SCOTTISH ratepayers face a significant setback as the Scottish Budget reveals an increased multiplier, nearing 60p, imposing a substantial business rates tax burden. Key changes include freezing the poundage for Rateable Values (RV) under £51,000 at 49.8p, but RVs between £51,001 and £100,000 rising to 54.5p and those exceeding £100,000 increasing to 55.9p.
Despite the Small Business Bonus Scheme remaining in place, larger businesses anticipate funding challenges due to a £204 million inflationary hike—the highest in over 30 years. Colliers expresses disappointment in the lack of immediate relief for Scottish retail, leisure, and hospitality sectors, contrasting with support in England and Wales.
The Scottish Budget delivers a blow to businesses with an escalated multiplier, approaching 60p, significantly elevating the business rates tax for Scottish ratepayers. Notable changes include freezing the poundage for Rateable Values (RV) below £51,000 at 49.8p, but RVs ranging from £51,001 to £100,000 witnessing an increase to 54.5p, and properties exceeding £100,000 facing a rise to 55.9p.
While the Small Business Bonus Scheme persists, medium to larger businesses grapple with funding challenges, confronted by a staggering £204 million inflationary surge—the most substantial annual rise in three decades. Colliers expresses disappointment in the absence of immediate relief for the Scottish retail, leisure, and hospitality sectors, a contrast to support seen in England and Wales.
Louise Daly, Head of Business Rates for Colliers in Scotland, welcomes the frozen small poundage but deems the surge in intermediate and higher poundage disappointing. The projected £204 million increase poses a significant burden on medium to larger businesses, marking the most substantial annual rise in over 30 years. While the Small Business Bonus Scheme retention offers solace for small businesses amid rising inflation, interest rates, and energy costs, larger employers are left grappling with the formidable challenge of funding the unprecedented hike.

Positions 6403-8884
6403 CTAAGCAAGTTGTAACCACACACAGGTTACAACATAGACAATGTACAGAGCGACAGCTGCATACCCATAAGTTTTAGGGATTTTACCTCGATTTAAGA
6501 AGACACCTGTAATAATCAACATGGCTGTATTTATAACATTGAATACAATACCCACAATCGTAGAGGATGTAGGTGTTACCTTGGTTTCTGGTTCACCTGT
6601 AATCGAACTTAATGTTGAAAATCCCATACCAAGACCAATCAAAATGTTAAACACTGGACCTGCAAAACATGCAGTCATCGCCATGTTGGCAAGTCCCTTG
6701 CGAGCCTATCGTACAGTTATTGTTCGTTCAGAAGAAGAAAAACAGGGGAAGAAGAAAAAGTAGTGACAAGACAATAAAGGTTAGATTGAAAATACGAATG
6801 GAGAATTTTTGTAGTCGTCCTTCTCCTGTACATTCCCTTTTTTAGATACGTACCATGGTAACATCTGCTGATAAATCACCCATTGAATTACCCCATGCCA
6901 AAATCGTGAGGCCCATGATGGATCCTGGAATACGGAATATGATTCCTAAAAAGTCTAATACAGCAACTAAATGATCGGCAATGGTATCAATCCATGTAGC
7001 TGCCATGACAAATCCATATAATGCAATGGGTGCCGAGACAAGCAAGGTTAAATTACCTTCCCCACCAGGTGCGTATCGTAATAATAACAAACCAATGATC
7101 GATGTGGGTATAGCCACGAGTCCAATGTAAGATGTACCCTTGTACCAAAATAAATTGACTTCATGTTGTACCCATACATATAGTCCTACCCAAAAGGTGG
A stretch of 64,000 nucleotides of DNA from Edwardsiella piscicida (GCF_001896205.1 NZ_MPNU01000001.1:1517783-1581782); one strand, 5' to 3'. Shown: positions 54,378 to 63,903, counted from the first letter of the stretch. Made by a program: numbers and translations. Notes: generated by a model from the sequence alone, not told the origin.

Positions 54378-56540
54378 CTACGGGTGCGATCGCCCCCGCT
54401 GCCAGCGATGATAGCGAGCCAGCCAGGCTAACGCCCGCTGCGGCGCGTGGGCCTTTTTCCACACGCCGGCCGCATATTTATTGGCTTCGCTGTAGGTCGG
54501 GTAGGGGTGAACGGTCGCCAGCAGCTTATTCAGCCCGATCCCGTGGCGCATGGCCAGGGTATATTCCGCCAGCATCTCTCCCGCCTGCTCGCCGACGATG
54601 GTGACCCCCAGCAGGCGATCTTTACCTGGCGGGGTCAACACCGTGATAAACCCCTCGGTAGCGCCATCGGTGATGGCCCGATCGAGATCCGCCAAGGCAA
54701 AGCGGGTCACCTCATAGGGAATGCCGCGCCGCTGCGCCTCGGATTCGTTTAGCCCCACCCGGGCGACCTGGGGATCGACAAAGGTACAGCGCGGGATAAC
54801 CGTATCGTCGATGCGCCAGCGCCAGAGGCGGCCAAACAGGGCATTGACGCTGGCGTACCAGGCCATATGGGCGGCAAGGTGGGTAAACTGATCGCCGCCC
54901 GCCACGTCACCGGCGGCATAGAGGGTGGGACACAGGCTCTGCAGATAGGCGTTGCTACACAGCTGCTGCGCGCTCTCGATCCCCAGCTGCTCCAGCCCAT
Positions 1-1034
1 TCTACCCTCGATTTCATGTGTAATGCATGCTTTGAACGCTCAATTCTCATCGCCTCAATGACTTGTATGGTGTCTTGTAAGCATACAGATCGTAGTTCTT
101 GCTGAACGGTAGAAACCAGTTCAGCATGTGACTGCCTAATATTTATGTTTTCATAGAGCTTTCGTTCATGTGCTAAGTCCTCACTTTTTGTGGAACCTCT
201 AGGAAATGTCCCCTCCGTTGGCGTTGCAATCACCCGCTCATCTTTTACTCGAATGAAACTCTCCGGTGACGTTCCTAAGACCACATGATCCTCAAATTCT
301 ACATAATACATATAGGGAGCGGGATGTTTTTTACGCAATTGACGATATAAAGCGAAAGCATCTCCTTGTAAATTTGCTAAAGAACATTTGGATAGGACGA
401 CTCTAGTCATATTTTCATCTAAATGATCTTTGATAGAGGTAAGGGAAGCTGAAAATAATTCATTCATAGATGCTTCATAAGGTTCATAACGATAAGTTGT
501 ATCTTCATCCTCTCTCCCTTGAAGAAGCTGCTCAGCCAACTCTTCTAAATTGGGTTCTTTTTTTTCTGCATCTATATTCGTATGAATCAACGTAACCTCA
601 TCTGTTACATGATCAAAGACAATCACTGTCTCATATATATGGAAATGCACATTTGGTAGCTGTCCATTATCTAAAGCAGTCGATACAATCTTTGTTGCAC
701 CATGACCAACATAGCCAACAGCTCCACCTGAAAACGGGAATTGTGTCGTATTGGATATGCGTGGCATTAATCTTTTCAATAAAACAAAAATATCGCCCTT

Addressing the retail, hospitality, and leisure sectors, Daly expresses disappointment, considering it a missed opportunity to provide immediate relief amid the current rates burden. While acknowledging a long-term review approach for targeted solutions and valuation methodology, she asserts the need for effective and timely solutions to alleviate the current challenges within these sectors. In contrast to the UK, where the government extends support for retail, leisure, and hospitality into 2024/25, with a cash cap of £110,000 per business, sectors in Scotland witness less immediate support, highlighting a disparity in budget policies.
Daly underscores the failure of the Scottish Government to recognize the circular economic contribution of businesses in these sectors. The absence of substantial support and the disproportionate tax burden may lead to closures or relocations, potentially resulting in job losses, reduced business rates, lower income tax, and a negative economic impact. The closure rate of pubs in Scotland already outpaces that in England, underscoring the urgency for more robust support from the Scottish Government.
In summary, the Scottish Budget’s impact on businesses raises concerns over the disproportionate tax burden on larger enterprises, highlighting disparities in sectoral support compared to other parts of the UK.